A couple years ago I was working at a youth camp and a High School senior was distraught after the evening program. As I sat with her trying to listen and calm her I learned that her heart was deeply broken because she was making a commitment to Christ, but she knew that by tomorrow she would sin again and I she didn’t want to do it. She wanted her sin to be completely gone so she could be righteous. She hated her sin that deeply! I smiled and wished she could have seen how beautiful she was and how her heart enthralled and pleased God.

One of the most important things that we need to learn as Christians is how vile our sin is, how much it hurts God and others, and how we need to learn to hate it and do all we can to turn from it. Turning from our sin is repentance. Repentance can then lead to restoration and reconciliation. Together all of those lead us toward righteousness.

“Church purity is primarily concerned with the righteousness of Christ’s body. Restoration, however, is primarily concerned with the righteousness of an individual. For fellowship to be reestablished with a brother or sister (reconciliation), the church must be pure. And for the church to be pure, individuals must be made pure (restoration). Restoration thus opens the door to reconciliation. The former rebel becomes a friend again. The fallen become comrades in arms with the fighters. The once wounded resume their roles as integral members of a healthy community. The goal of their reconciliation is achieved along with that of their restoration to holy living.” (Church Discipline That Heals by John White and Ken Blue)

The quote above is in reference to restoration and reconciliation with a church, however each of us need to honestly assess our lives and see our own need for repentance, restoration, and reconciliation directly with God. My recent story has come about because I had become so darkened in my thinking and unaware that I was being deceived, misled, and sinful in my thoughts that I could not even see my own sin. When my pastor became aware of it and tried to speak to me about it I couldn’t understand. I didn’t walk in conscious awareness and rebellion toward my sin, but instead was so deceived I didn’t even recognize it.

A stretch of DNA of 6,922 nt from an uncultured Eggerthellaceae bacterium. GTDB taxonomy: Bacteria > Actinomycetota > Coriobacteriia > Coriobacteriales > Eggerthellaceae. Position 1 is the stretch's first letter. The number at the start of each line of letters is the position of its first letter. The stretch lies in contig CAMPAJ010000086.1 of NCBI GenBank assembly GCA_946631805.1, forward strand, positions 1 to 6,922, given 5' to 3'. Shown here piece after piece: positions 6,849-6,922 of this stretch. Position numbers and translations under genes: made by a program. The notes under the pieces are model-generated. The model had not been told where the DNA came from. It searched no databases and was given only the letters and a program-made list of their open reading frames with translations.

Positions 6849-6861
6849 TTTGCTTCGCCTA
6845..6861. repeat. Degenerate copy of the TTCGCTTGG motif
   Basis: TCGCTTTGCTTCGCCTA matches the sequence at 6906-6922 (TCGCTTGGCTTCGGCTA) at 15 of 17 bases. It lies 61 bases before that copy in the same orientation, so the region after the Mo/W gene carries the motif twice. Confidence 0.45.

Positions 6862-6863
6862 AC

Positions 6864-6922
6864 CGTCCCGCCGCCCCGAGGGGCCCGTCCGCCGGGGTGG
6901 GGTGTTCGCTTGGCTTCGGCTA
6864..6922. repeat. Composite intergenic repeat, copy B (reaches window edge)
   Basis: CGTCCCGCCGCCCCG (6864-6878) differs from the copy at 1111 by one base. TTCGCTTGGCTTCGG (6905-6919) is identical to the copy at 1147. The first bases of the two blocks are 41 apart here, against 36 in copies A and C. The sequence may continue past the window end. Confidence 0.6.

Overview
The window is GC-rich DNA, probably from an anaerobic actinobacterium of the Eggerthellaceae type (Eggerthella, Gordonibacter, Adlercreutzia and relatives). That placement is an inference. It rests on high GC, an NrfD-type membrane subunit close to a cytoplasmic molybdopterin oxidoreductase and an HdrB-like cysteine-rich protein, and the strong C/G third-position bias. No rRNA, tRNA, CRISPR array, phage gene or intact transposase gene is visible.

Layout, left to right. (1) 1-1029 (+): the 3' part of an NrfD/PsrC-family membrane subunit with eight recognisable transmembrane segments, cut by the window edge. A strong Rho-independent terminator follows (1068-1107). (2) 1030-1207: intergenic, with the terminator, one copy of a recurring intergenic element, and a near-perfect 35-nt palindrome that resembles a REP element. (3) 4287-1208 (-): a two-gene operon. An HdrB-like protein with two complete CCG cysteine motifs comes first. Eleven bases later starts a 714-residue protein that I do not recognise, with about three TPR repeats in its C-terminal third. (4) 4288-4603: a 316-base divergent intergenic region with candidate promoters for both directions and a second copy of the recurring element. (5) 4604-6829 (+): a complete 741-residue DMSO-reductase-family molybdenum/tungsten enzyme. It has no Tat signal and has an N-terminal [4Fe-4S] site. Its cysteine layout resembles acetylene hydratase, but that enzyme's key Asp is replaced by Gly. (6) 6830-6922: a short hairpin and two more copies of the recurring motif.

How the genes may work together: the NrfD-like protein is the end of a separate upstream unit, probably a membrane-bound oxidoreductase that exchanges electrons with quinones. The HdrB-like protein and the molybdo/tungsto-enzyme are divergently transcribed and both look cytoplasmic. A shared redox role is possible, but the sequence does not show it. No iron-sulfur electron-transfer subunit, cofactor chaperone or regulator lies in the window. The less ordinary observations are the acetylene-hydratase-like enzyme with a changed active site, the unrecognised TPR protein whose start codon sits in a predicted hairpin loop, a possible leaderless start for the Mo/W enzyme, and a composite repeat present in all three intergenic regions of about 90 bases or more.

If I had been aware of my sin I could have repented, restored my walk with God and been reconciled to him without the involvement and discipline from others. Unfortunately that isn’t my story, and God is so loving that he provided another way out for me. Every day though we need to be checking ourselves and seeing what needs to be restored and set right in our walk with God. Even one day can start leading you down the same path I was on of deception, deceit, and being blind to our sin and our need for a Savior and a Lord.

Are you willing to move toward righteousness in your walk with God today? What conviction is God speaking to you about and encouraging you to address?

The pastor and an elder from my church have agreed to meet with me and my counselor. The meeting will occur on July 27th.

I am very thankful for God’s favor in providing this opportunity and excited to see what he does.  I will be praying for God to prepare our hearts, open our minds, and bring healing and hope that only he can bring.  I know this conversation will only be the first step if true reconciliation is to occur, but I am encouraged that a door is opening to take a step in the right direction. God’s heart is for reconciliation and restoration and he specializing in raising things from the dead so I have complete faith that he can work amazing miracles during this time. It is now my responsibility to spend the next two weeks diligently working on all that I need to do to prepare my heart, soul, and life for that meeting so that I am open as possible to hear, receive, and give all that is needed.